Moaning - Moaning

by Brian Thompson Rating:7 Release Date:2018-03-02
Moaning - Moaning
Moaning - Moaning

For better or for worse, Moaning, the abrasive shoegaze trio out of Los Angeles, seem to have chosen an accurate moniker. Their self-titled debut is dripping with sullen lyrics and fuzzy reverb, as monotone vocals glide over the ruckus energy that pervades them. The group, made up of Sean Solomon (guitar, vocals), Pascal Stevenson (bass), and Andrew MacKelvie (drums), has teamed up with producer Alex Newport (Bloc Party, At the Drive-In) for an album that blends a handful of seemingly contrasting styles in order to create an ethereal post-punk stew.

From its opening bars, Moaning feels of another time and place. “Don’t Go” sets the bitter tone of the record, dissecting a doomed relationship while riding the fragile line between world-wearied apathy and hopeless yearing. Continuing the retro vibe, “Tired” cranks up the synth chords and displays a lush dreamscape that seems like a natural fit for the band. The record is constantly at war, as the band’s delicate, celestial hemisphere clashes with its unchecked rage. Moaning hit their stride when they are immulating New Order and Slowdive, rather than when they strain the heavier pockets of their influences.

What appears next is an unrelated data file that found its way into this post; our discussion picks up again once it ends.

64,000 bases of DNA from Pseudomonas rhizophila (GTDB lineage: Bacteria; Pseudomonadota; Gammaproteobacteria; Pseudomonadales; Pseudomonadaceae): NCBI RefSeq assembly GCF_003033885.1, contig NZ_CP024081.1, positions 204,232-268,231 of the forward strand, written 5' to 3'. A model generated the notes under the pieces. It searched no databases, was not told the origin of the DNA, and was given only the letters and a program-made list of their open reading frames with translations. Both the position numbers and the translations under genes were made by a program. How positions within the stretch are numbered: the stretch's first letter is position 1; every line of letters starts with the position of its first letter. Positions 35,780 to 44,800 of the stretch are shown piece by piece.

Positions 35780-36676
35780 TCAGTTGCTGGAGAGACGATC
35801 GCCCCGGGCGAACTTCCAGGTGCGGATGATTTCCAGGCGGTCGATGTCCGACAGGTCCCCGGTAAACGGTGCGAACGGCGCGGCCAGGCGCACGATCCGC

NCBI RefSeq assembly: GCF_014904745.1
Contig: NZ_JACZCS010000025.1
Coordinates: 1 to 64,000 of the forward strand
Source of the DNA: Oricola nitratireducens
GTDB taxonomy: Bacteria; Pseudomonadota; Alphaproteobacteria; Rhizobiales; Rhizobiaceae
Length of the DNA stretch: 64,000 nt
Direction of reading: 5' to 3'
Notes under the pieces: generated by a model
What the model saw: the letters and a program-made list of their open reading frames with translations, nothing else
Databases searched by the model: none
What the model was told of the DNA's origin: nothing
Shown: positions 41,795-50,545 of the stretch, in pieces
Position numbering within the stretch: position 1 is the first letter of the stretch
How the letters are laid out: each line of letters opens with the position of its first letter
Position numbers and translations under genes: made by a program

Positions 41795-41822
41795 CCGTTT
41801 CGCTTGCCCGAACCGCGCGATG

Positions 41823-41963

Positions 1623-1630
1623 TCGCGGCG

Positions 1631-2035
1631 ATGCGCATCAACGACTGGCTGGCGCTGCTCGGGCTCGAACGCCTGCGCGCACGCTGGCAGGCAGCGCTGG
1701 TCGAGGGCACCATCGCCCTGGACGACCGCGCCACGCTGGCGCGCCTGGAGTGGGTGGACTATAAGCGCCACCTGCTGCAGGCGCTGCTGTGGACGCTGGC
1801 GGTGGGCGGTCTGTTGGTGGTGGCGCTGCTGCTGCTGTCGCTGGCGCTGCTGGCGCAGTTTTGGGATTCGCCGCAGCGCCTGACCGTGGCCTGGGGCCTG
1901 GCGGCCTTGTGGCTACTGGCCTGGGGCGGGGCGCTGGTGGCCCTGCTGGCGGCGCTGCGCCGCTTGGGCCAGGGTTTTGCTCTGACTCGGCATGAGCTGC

The boys also clearly have more grandiose ambitions in mind, which seep through as they experiment with rhythmic prog-rock expressions on tracks like “Useless” and “Misheard.” Shifting time signatures and erratic melodies give way to crashing waves of catharsis. It is a welcome stretch that finds the band testing their ultimate potential, but the rapid shift in style and tone feels like it was tacked onto the record after the fact. It’s an exhaustive run, and one that may have better served the band’s sophomore effort.

Still, it is a fascination with the morose that reigns supreme on Moaning. The tracklist is speckled with shadowy anthems like “Does This Work For You” and “Artificial,” the latter sounding like Interpol covering Depeche Mode in a dark time warp. These concentrated bursts of sorrow seem to be where Moaning feels most comfortable. Solomon is wrestling with his demons on the track, and he consistently showcases the kind of vulnerability you hope for in a lyricist.

Moaning is a battlecry from a band who is clearly figuring out how to establish its own distinct voice apart from its influences. The record’s perpetual doom and gloom can flirt with redundancy, but there are flashes of illuminated promise to be found here. It is a capable debut, and one that demonstrates a willingness to iron out the kinks on the second go-around.

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